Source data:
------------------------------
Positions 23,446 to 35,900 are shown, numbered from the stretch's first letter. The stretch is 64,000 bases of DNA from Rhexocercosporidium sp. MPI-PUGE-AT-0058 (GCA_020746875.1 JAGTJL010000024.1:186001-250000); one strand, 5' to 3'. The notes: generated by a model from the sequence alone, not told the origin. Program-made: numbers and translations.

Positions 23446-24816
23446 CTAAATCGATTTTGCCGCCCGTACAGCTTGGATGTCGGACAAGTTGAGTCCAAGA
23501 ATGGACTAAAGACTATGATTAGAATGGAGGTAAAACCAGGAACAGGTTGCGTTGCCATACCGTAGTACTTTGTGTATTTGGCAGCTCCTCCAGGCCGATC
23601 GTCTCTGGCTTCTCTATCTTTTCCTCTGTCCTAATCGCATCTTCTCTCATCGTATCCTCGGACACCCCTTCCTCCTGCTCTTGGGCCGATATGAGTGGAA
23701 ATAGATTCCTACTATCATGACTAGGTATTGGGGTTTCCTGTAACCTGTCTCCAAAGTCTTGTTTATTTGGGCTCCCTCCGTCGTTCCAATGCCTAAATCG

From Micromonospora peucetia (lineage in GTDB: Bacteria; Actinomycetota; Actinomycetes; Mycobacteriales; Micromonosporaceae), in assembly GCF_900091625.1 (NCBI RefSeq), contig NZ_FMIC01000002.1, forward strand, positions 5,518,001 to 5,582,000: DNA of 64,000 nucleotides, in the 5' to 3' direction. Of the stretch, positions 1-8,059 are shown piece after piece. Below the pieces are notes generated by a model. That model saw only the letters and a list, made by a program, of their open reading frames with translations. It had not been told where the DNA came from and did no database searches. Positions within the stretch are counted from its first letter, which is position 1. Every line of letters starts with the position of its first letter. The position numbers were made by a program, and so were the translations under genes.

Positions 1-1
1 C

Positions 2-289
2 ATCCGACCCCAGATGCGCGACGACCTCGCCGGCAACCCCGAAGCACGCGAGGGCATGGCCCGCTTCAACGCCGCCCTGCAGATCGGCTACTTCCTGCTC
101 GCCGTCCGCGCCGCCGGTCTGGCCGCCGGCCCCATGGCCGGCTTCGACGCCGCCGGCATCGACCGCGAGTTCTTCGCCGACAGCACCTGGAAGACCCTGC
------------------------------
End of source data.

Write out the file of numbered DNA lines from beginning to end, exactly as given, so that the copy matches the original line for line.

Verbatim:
Positions 23,446 to 35,900 are shown, numbered from the stretch's first letter. The stretch is 64,000 bases of DNA from Rhexocercosporidium sp. MPI-PUGE-AT-0058 (GCA_020746875.1 JAGTJL010000024.1:186001-250000); one strand, 5' to 3'. The notes: generated by a model from the sequence alone, not told the origin. Program-made: numbers and translations.

Positions 23446-24816
23446 CTAAATCGATTTTGCCGCCCGTACAGCTTGGATGTCGGACAAGTTGAGTCCAAGA
23501 ATGGACTAAAGACTATGATTAGAATGGAGGTAAAACCAGGAACAGGTTGCGTTGCCATACCGTAGTACTTTGTGTATTTGGCAGCTCCTCCAGGCCGATC
23601 GTCTCTGGCTTCTCTATCTTTTCCTCTGTCCTAATCGCATCTTCTCTCATCGTATCCTCGGACACCCCTTCCTCCTGCTCTTGGGCCGATATGAGTGGAA
23701 ATAGATTCCTACTATCATGACTAGGTATTGGGGTTTCCTGTAACCTGTCTCCAAAGTCTTGTTTATTTGGGCTCCCTCCGTCGTTCCAATGCCTAAATCG

From Micromonospora peucetia (lineage in GTDB: Bacteria; Actinomycetota; Actinomycetes; Mycobacteriales; Micromonosporaceae), in assembly GCF_900091625.1 (NCBI RefSeq), contig NZ_FMIC01000002.1, forward strand, positions 5,518,001 to 5,582,000: DNA of 64,000 nucleotides, in the 5' to 3' direction. Of the stretch, positions 1-8,059 are shown piece after piece. Below the pieces are notes generated by a model. That model saw only the letters and a list, made by a program, of their open reading frames with translations. It had not been told where the DNA came from and did no database searches. Positions within the stretch are counted from its first letter, which is position 1. Every line of letters starts with the position of its first letter. The position numbers were made by a program, and so were the translations under genes.

Positions 1-1
1 C

Positions 2-289
2 ATCCGACCCCAGATGCGCGACGACCTCGCCGGCAACCCCGAAGCACGCGAGGGCATGGCCCGCTTCAACGCCGCCCTGCAGATCGGCTACTTCCTGCTC
101 GCCGTCCGCGCCGCCGGTCTGGCCGCCGGCCCCATGGCCGGCTTCGACGCCGCCGGCATCGACCGCGAGTTCTTCGCCGACAGCACCTGGAAGACCCTGC